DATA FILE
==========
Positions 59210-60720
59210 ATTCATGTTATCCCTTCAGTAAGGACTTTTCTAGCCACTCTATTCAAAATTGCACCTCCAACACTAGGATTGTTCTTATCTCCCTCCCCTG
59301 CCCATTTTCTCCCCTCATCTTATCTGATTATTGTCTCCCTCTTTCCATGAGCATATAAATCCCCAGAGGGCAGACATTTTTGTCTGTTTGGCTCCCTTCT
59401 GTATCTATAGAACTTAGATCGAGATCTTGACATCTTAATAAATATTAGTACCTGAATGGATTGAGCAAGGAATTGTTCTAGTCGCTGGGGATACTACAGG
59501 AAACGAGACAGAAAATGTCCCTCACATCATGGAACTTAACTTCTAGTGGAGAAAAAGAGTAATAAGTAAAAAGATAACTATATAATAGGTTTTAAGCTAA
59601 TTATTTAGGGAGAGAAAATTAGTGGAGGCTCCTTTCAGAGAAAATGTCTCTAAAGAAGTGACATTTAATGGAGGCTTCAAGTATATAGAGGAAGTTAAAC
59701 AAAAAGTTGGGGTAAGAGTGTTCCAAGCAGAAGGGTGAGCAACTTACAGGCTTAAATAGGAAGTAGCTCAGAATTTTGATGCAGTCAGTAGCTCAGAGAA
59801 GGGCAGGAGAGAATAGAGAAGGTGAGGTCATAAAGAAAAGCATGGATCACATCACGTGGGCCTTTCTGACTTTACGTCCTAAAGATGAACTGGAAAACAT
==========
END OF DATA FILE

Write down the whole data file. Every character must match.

Positions 59210-60720
59210 ATTCATGTTATCCCTTCAGTAAGGACTTTTCTAGCCACTCTATTCAAAATTGCACCTCCAACACTAGGATTGTTCTTATCTCCCTCCCCTG
59301 CCCATTTTCTCCCCTCATCTTATCTGATTATTGTCTCCCTCTTTCCATGAGCATATAAATCCCCAGAGGGCAGACATTTTTGTCTGTTTGGCTCCCTTCT
59401 GTATCTATAGAACTTAGATCGAGATCTTGACATCTTAATAAATATTAGTACCTGAATGGATTGAGCAAGGAATTGTTCTAGTCGCTGGGGATACTACAGG
59501 AAACGAGACAGAAAATGTCCCTCACATCATGGAACTTAACTTCTAGTGGAGAAAAAGAGTAATAAGTAAAAAGATAACTATATAATAGGTTTTAAGCTAA
59601 TTATTTAGGGAGAGAAAATTAGTGGAGGCTCCTTTCAGAGAAAATGTCTCTAAAGAAGTGACATTTAATGGAGGCTTCAAGTATATAGAGGAAGTTAAAC
59701 AAAAAGTTGGGGTAAGAGTGTTCCAAGCAGAAGGGTGAGCAACTTACAGGCTTAAATAGGAAGTAGCTCAGAATTTTGATGCAGTCAGTAGCTCAGAGAA
59801 GGGCAGGAGAGAATAGAGAAGGTGAGGTCATAAAGAAAAGCATGGATCACATCACGTGGGCCTTTCTGACTTTACGTCCTAAAGATGAACTGGAAAACAT